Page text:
The “Athletics” name originates from the late 19th century “athletic clubs”, specifically the Philadelphia Athletics baseball club. They are most prominently nicknamed “the A’s”, in reference to the Gothic script “A”, a trademark of the team and the old Athletics of Philadelphia. This has gained very prominent use, and in some circles is used more frequently than the full “Athletics” name. They are also known as “the White Elephants” or simply “the Elephants”, in reference to then New York Giants manager John McGraw calling the team a “white elephant”. This was embraced by the team, who then made a white elephant the team’s mascot, and often incorporated it into the logo or sleeve patches. The typical Philadelphia uniform had only a script “A” on the left front, and likewise the cap usually had the same “A” on it. In the early days of the American League, the standings listed the club as “Athletic” rather than “Philadelphia”, in keeping with the old tradition. Eventually, the city name came to be used for the team, as with the other major league clubs. After buying the team in 1960, owner Charles O. Finley introduced new road uniforms with “Kansas City” printed on them, as well as an interlocking “KC” on the cap. Also while in Kansas City, Finley changed the team’s colors from their traditional red, white and blue to what he termed “Kelly Green, Wedding Gown White and Fort Knox Gold.” It was also here that he began experimenting with dramatic uniforms to match these bright colors, such as gold sleeveless tops with green undershirts and gold pants. Upon moving to Oakland, the “A” cap emblem was restored, although in 1970 an “apostrophe-s” was added to the cap and uniform emblem to reflect the fact that Finley was in the process of officially changing the team’s name to the “A’s.” The innovative uniforms only increased after the team’s move to Oakland, which also came at the time of the introduction of polyester pullover uniforms. During the team’s 1970s heyday, management often referred to the team as The Swingin’ A’s, referencing both their prodigious power and to connect the team with the growing disco culture. During their dynasty years in the 1970s, the A’s had dozens of uniform combinations with jerseys and pants in all three team colors, and in fact did not wear the traditional gray on the road, instead wearing green or gold, which helped to contribute to their nickname of “The Swingin’ A’s.” After the team’s sale to the Haas family, the team changed its primary color to a more subdued forest green and began a move back to more traditional uniforms. New owner Walter Haas restored the official name to “Athletics” in 1981, but retained the nickname “A’s” for marketing purposes.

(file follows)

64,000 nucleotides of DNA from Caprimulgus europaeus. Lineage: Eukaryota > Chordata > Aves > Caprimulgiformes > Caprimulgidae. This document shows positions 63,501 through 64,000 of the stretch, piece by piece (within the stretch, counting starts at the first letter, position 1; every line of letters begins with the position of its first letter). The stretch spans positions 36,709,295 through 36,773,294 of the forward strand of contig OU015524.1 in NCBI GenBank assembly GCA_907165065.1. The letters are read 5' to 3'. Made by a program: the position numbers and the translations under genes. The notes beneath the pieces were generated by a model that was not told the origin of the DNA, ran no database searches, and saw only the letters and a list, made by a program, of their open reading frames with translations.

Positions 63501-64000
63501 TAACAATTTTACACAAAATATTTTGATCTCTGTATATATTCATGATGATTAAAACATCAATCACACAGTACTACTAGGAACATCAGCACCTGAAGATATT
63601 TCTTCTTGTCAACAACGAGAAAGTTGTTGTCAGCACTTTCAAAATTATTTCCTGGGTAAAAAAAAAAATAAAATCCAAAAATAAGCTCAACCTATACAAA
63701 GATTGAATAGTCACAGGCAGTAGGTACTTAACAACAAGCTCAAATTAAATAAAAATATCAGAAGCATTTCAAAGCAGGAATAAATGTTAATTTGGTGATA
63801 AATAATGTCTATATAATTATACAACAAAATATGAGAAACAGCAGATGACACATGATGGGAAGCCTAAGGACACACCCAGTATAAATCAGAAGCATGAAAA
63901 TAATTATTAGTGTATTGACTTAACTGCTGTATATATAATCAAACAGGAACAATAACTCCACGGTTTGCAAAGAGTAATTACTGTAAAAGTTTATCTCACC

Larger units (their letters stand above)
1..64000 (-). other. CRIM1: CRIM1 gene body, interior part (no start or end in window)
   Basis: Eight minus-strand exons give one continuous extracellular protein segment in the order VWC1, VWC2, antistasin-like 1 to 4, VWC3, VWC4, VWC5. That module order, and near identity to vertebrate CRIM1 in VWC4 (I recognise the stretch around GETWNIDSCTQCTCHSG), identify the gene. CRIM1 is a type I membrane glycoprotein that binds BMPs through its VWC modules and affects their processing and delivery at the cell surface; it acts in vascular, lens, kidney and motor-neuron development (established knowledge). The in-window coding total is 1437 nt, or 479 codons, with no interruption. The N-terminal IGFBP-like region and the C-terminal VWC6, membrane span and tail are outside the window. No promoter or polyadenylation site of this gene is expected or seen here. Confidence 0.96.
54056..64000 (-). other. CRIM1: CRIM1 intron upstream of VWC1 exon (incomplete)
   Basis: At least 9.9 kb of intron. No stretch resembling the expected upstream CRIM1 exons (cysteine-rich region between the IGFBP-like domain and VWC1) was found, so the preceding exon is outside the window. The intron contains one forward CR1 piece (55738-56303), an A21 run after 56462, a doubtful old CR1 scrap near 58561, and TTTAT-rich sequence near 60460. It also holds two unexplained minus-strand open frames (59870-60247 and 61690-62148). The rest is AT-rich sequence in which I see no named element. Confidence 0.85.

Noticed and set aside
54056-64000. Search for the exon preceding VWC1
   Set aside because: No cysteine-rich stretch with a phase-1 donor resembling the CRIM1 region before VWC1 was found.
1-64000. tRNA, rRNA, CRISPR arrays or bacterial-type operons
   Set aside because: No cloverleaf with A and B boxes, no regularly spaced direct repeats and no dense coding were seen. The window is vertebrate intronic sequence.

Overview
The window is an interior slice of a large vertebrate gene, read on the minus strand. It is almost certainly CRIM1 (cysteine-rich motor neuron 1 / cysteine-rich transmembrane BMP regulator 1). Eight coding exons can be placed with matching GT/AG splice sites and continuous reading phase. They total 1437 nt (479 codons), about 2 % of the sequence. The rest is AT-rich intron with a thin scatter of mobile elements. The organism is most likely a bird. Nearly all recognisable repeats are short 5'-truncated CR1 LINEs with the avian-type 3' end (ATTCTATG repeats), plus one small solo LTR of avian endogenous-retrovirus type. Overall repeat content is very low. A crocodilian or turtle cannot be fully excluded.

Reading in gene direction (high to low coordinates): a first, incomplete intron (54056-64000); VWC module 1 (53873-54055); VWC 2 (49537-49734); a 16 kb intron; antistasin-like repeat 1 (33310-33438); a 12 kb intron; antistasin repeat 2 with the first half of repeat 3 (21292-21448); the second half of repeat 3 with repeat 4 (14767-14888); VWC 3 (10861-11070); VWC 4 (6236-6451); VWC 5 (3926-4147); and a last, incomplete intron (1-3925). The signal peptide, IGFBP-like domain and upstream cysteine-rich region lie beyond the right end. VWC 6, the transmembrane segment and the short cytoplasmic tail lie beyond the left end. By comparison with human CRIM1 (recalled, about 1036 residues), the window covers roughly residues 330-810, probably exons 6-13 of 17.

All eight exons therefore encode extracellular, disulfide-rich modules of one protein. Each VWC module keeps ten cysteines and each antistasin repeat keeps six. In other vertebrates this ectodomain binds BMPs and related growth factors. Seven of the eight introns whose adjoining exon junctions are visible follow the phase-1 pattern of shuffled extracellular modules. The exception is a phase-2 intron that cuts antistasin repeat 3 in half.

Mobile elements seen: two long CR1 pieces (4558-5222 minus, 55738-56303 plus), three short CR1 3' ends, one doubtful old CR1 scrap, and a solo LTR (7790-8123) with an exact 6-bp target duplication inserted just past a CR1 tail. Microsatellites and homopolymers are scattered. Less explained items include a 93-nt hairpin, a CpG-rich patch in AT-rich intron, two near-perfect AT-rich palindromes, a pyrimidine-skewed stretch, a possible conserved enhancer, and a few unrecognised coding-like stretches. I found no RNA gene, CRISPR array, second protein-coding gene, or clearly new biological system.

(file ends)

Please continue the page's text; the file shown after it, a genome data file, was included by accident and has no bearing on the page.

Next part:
The A’s are the only MLB team to wear white cleats, both at home and on the road, another tradition dating back to the Finley ownership.